TRIATHLON: 'Water Boy'

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George Papadakos -- Tales in Triathlon

Okay, I think we can finally say winter is over (knock on wood), and with hot weather comes the need for cold drinks.

I'm not talking a nice frozen concoction (which actually sounds yummy), but more about what you need to keep your body in top form with all the daily activities that come with the summer season.

Now whether you are a serious athlete or recreational exerciser or somewhere in-between, I think that one of the most overlooked parts of anyone's diet is their water intake. Water is extremely important as it helps to regulate body temperature, it lubricates joints (internally of course) and acts as a transport for important nutrients to your body for energy and health.

Without properly hydrating your body you may experience symptoms of dizziness or fatigue, and muscle cramps usually during strenuous exercise or sport. During my first ever Ironman distance race I learned the hard way what it feels like to be dehydrated.

In 2010, I raced in Louisville, Kentucky on what was one of the hottest days I've ever raced. Temperatures at 5 a.m. were already in the high 80's and the humidity was climbing steadily. During race talks they had warned us about getting enough water on the bike course so that we would keep hydrated.

The only problem was that they ran out of water at a key aid station (area where volunteers give water bottles to cyclists) and I was forced to drink only sports drinks. Now normally that isn't a bad thing, as I train and race with some type of sports drink. But on a day where the mid afternoon temperature reached 94 degrees, drinking a warm sports drink had my stomach turning, and thusly I didn't drink enough.

I persevered through the 180 km bike course, and made it back to transition. I thought I was done (stick a fork in me), I was already cramping, the medical officer looked at me and I thought for sure he was going to say I was done, but I slowly got ready for the run and nobody gave me a second look. I figured I was one of the lucky ones (haha) and set out to run 42 km on a depleted energy system.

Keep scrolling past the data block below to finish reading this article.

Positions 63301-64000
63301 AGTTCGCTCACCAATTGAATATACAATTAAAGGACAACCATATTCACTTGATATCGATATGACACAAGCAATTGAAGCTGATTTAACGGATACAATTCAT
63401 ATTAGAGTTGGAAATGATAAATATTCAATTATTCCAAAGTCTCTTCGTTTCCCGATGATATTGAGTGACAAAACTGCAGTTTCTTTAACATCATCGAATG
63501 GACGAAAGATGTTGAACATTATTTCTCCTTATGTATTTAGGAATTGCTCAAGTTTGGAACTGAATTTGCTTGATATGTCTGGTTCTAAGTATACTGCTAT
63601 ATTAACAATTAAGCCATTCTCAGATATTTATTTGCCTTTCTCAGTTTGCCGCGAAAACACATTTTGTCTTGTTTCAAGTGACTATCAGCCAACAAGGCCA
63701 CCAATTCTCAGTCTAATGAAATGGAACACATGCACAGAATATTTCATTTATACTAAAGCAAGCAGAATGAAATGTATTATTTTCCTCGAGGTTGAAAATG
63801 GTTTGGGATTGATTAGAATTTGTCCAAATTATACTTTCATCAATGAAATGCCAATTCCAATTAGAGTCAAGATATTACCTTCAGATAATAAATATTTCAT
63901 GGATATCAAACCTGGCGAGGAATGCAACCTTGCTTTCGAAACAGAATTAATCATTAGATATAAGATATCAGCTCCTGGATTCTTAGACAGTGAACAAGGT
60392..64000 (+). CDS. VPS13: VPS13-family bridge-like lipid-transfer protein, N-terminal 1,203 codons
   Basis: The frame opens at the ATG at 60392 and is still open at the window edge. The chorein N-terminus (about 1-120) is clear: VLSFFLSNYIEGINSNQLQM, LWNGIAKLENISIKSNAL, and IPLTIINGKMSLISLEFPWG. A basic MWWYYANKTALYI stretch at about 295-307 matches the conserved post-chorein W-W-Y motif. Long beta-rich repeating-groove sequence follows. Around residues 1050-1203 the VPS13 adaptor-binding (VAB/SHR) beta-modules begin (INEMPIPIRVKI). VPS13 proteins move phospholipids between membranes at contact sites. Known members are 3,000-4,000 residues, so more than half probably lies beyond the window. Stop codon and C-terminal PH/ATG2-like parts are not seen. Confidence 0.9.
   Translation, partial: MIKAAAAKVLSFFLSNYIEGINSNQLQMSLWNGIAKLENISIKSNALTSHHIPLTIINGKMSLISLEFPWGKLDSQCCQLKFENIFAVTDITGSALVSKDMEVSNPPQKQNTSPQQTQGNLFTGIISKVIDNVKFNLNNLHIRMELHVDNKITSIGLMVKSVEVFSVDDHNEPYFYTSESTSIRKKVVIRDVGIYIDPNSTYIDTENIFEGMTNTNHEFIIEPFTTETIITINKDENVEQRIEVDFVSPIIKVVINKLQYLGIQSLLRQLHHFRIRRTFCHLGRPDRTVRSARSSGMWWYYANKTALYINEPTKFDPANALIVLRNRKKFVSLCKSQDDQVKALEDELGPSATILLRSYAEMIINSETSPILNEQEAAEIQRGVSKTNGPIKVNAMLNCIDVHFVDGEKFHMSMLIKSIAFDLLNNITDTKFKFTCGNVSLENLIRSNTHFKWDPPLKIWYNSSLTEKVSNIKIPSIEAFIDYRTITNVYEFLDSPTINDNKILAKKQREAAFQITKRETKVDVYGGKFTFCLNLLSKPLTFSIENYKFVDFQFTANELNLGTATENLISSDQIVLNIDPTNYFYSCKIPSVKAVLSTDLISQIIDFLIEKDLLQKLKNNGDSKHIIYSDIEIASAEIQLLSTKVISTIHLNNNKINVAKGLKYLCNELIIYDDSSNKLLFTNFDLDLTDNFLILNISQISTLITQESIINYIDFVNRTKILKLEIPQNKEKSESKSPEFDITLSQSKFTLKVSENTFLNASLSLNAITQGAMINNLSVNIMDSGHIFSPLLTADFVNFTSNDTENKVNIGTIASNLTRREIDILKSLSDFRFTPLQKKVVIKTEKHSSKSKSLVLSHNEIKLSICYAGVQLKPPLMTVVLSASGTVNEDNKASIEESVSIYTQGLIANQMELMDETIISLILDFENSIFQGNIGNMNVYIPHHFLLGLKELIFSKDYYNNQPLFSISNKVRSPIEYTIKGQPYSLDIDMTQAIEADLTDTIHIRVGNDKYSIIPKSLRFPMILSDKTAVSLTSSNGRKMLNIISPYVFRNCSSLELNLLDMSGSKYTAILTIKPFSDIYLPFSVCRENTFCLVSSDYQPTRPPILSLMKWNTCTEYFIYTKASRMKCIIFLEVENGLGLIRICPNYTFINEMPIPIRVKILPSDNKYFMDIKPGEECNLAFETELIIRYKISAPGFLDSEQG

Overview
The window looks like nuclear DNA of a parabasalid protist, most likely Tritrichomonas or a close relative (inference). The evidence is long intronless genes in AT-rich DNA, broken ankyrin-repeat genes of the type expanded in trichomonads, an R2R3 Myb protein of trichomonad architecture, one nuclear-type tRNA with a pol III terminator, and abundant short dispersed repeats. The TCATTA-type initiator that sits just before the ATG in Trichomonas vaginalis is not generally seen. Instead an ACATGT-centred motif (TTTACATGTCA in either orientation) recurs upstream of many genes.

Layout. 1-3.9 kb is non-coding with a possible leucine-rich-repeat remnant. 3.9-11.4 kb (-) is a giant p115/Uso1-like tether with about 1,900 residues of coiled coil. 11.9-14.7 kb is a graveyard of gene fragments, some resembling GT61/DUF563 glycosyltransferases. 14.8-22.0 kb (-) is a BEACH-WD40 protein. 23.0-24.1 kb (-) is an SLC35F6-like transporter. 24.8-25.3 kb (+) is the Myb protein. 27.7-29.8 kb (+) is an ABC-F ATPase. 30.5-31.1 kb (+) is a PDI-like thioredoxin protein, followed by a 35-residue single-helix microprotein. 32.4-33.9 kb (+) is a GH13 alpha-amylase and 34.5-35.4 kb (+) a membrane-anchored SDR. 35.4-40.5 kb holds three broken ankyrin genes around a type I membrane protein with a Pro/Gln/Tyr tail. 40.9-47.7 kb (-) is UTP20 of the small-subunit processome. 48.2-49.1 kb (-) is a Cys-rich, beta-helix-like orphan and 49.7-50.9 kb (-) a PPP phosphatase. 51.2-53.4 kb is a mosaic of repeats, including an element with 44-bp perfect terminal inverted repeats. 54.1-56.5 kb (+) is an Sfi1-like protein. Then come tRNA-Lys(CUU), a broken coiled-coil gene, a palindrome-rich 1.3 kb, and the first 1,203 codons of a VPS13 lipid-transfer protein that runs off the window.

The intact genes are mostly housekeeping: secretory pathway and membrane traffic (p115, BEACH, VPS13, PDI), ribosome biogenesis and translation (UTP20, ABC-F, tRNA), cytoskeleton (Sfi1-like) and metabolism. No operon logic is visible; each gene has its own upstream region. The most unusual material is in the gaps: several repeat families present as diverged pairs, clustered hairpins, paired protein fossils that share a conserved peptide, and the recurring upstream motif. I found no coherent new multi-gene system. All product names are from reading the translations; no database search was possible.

I became an Ironman that day, but I paid for it. Even though there was plenty of water and food on the run course, and I could stop and walk at any time, the effects of not drinking water during the bike course had put me into a state of dehydration, that only time would help replenish.

I weighed myself the next day and found out that I had lost over 17 pounds, and although I was proud of finishing, I was in some pain. I couldn't eat, I was lethargic and wifey had to take the first shift behind the wheel because my legs were cramping (so I must of been in bad shape).

I learned this day the importance of water, and have always made sure that when training or racing to always prepare for the worst case scenario. Keeping a water bottle close by allows me to sip a little water often, whether I'm at work, home or on the road. I aim to drink at least two litres of water daily, and about four litres if I'm training.

Keeping water close by will always have you ready for that next training session.

Until we meet at the start line, train safe and have fun.

MILTON SPRINT DUATHLON

Only one Tillsonburg racer braved a very tough Milton duathlon on Sunday June 1. Scott Breen's dominance on the run placed him on the podium once again, as he finished second overall, and first place in his age group in a time of 1:28:55. Scott had an amazing day on the 30 km bike course which features a huge one kilometre climb that most people walk, clocking 50:21, and then had the second fastest run in the entire field clocking a 29:03 for 7.5 km, averaging 3:53 per kilometre on his way to a close second place finish. Congrats Scott!!

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